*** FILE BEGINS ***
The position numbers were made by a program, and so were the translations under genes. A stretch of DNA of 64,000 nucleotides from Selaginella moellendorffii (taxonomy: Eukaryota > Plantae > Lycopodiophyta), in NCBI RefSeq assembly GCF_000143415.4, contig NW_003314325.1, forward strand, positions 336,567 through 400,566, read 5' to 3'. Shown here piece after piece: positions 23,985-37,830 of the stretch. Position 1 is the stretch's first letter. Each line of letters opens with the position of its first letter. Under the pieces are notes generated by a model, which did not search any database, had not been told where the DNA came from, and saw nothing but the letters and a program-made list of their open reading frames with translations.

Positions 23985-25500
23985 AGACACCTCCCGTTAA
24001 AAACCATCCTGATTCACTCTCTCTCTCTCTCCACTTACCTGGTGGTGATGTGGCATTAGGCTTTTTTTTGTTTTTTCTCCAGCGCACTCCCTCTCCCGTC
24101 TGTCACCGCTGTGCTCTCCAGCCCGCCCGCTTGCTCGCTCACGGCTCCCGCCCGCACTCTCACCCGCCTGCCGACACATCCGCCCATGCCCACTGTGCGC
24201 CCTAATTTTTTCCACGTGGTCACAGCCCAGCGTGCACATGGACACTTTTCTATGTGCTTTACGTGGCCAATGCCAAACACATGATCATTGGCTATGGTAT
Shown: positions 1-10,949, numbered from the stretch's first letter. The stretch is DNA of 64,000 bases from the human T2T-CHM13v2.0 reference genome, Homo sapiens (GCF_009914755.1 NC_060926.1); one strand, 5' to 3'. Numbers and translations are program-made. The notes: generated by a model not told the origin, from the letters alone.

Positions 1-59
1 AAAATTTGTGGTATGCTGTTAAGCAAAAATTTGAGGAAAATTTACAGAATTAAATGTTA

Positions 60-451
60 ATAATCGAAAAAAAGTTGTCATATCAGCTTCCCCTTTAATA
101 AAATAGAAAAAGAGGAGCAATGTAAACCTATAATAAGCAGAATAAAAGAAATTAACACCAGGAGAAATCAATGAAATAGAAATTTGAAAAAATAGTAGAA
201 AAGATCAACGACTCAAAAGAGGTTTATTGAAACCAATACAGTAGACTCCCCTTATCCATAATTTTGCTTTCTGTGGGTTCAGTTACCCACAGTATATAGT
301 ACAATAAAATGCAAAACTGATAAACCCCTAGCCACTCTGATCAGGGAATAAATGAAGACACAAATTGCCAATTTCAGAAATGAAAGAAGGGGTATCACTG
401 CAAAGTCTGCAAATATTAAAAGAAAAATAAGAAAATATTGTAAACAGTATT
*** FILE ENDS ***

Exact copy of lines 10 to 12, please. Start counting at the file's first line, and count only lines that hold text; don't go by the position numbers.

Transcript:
Positions 60-451
60 ATAATCGAAAAAAAGTTGTCATATCAGCTTCCCCTTTAATA
101 AAATAGAAAAAGAGGAGCAATGTAAACCTATAATAAGCAGAATAAAAGAAATTAACACCAGGAGAAATCAATGAAATAGAAATTTGAAAAAATAGTAGAA